The early Polynesian settlers to Hawaiʻi brought sugar cane with them and demonstrated that it could be grown successfully.
Since it was a crop that produced a choice food product that could be shipped to distant markets, its culture on a field and commercial scale was started as early as 1800 and it continued to grow.
In 1802, sugar was first made in the islands on the island of Lānaʻi by a native of China. He came here in one of the vessels trading for sandalwood, and brought a stone mill and boilers, and after grinding off one small crop and making it into sugar, went back the next year with his fixtures, to China.
The first commercially-viable sugar plantation, Ladd and Co., was started at Kōloa on Kaua‘i. On July 29, 1835 (187 years ago, today,) Ladd & Company obtained a 50-year lease on nearly 1,000-acres of land and established a plantation and mill site in Kōloa.
It was to change the face of Kaua‘i (and Hawai‘i) forever, launching an entire economy, lifestyle and practice of monocropping that lasted for over a century. A tribute to this venture is found at the Kōloa Sugar Memorial in Old Kōloa Town.
Sugar gradually replaced sandalwood and whaling in the mid-19th century and became the principal industry in the islands until it was surpassed by the visitor industry in 1960.
Early sugar planters shared many challenges: trade barriers, shortages of water and labor, and the lack of markets for their sugar.
Hawaiians were hired to work on the plantation. This had far-reaching effect on the social and economic make-up of the local society.
This introduced the concept of independence for the Hawaiians. Workers were paid directly and no longer had to pay a tax to the chiefs.
Workers were initially paid with coins. Getting enough coins to pay the workers was difficult in the 1830s. In response, Kōloa Plantation initiated the use of scrip as payment to workers; these were redeemable for purchases at the plantation’s store.
However, due to counterfeiting, in 1839, scrip was printed from engraved plates, with intricate waved and networked lines. This more formal Kōloa Plantation scrip became the first paper money in Hawaiʻi. Not only was this scrip accepted at the Ladd & Company store, it became widely accepted by other merchants on the island.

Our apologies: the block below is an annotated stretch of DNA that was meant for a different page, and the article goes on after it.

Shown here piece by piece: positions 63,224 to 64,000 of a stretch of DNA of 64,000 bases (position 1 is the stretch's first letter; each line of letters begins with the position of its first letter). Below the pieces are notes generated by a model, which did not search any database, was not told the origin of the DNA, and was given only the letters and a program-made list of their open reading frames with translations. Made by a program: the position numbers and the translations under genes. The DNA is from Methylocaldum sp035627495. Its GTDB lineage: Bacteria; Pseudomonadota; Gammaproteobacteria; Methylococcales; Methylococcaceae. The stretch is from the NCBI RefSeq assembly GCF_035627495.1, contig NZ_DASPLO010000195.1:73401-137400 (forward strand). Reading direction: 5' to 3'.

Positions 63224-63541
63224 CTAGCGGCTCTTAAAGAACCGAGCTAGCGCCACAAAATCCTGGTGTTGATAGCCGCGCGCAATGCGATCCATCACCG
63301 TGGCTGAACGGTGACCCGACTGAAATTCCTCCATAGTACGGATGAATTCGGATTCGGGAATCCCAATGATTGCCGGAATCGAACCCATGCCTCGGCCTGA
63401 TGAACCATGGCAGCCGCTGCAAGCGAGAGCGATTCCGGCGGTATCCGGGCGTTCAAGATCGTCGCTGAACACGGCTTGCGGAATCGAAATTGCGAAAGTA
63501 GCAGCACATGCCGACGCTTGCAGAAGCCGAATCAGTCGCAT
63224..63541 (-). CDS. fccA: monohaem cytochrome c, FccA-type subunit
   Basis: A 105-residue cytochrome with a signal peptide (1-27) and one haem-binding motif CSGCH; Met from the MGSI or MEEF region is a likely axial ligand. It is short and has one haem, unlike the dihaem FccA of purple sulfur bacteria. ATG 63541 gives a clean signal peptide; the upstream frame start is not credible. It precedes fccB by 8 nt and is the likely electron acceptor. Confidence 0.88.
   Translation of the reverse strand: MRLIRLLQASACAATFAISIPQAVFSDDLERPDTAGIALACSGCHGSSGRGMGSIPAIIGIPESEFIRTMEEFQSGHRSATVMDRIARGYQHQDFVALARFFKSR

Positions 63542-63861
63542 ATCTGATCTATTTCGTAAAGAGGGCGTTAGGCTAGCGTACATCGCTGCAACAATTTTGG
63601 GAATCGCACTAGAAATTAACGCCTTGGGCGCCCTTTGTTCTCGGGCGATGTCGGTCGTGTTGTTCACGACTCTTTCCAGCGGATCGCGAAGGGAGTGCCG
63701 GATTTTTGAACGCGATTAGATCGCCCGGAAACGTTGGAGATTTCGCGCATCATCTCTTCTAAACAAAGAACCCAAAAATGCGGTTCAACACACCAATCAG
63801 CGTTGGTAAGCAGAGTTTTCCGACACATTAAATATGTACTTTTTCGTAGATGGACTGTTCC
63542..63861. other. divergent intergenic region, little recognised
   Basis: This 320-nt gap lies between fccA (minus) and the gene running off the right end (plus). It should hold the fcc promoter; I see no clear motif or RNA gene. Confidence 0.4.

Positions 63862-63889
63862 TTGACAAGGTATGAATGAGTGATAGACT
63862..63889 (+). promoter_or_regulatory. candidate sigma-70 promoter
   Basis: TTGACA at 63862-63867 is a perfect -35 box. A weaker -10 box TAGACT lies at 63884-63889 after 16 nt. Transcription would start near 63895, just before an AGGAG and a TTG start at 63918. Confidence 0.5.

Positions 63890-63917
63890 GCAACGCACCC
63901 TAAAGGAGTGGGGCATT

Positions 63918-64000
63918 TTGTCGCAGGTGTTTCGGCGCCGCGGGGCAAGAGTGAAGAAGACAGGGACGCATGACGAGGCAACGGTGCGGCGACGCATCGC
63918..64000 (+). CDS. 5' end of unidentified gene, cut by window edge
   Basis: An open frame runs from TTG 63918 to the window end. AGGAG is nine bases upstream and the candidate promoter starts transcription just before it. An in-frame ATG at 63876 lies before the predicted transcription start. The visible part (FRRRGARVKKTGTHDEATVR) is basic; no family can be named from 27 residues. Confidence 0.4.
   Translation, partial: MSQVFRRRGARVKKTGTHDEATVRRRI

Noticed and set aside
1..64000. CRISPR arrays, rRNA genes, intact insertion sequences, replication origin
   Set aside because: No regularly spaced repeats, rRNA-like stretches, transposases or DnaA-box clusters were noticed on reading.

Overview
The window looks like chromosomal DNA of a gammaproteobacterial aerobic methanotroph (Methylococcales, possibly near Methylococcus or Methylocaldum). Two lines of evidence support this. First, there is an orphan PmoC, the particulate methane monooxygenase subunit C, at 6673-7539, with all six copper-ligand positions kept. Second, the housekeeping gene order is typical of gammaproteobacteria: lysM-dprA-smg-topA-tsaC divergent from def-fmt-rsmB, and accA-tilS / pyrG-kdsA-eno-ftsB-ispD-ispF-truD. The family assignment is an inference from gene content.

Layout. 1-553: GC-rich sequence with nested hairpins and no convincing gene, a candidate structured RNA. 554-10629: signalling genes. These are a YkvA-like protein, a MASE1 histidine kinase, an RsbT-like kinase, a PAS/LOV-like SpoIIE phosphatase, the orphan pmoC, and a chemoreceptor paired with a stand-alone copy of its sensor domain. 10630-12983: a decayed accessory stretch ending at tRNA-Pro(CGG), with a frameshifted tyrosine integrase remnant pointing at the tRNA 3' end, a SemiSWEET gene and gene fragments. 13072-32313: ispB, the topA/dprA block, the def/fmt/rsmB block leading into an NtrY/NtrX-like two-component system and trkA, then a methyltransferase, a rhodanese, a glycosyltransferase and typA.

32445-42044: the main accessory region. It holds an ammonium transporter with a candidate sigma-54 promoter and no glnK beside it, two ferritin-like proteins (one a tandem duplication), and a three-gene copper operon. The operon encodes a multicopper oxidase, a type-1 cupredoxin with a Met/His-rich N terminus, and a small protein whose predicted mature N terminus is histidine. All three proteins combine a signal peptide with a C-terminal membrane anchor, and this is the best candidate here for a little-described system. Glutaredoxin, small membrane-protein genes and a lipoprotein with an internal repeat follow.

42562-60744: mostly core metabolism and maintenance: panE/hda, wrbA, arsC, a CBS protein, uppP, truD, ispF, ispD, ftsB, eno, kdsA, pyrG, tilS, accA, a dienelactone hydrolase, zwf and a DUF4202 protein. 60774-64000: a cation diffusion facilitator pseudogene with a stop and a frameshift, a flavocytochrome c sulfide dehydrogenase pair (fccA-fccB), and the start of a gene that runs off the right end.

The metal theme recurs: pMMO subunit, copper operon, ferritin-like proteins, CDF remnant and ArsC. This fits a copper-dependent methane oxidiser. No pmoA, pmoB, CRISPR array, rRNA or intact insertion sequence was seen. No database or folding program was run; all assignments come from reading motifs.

Sugar was the dominant economic force in Hawaiʻi for over a century, other plantations soon followed Kōloa. By 1883, more than 50 plantations were producing sugar on five islands.
Kōloa Plantation set other standards that endured throughout the islands for over 100-years. In addition to the plantation-owned general store, housing was provided for workers.
Barrack-type buildings or individual homes had space for workers to plant a garden. The company dairy sold milk to plantation workers. Medical services were provided.
Hawai‘i’s economy turned toward sugar in the decades between 1860 and 1880; these twenty years were pivotal in building the plantation system. A century after Captain James Cook’s arrival in Hawaiʻi, sugar plantations started to dominate the landscape.
What encouraged the development of plantations in Hawaiʻi?
For one, the discovery of gold and rush of settlement of California opened lucrative avenues of trade in the Pacific. Likewise, the Civil War virtually shut down Louisiana sugar production during the 1860s, enabling Hawai‘i to compete in a California market that paid elevated prices for sugar.
In addition, the Treaty of Reciprocity – 1875 between the United States and the Kingdom of Hawai‘i eliminated the major trade barrier to Hawai‘i’s closest and major market. Through the treaty, the US obtained Pearl Harbor and Hawai‘i’s sugar planters received duty-free entry into U.S. markets for their sugar.
At the industry’s peak in the 1930s, Hawaii’s sugar plantations employed more than 50,000 workers and produced more than 1-million tons of sugar a year; over 254,500-acres were planted in sugar. That plummeted to 492,000 tons in 1995.
With statehood in 1959 and the almost simultaneous introduction of passenger jet airplanes, the tourist industry began to grow rapidly.
A majority of the plantations closed in the 1990s.
As sugar declined, tourism took its place – and far surpassed it. Like many other societies, Hawaii underwent a profound transformation from an agrarian to a service economy.
The image is Kōloa Sugar Mill in the 1880s; in addition, I have included some other old Sugar Mills related images in a folder of like name in the Photos section on my Facebook page.
The Sugar theme, Mill and other Kaua‘i South Shore sites are included as Points of Interest in the Holo Holo Kōloa Scenic Byway. We are assisting Mālama Kōloa in the preparation of its Corridor Management Plan. Recently, the project was awarded a Historic Preservation Commendation from Historic Hawai‘i Foundation.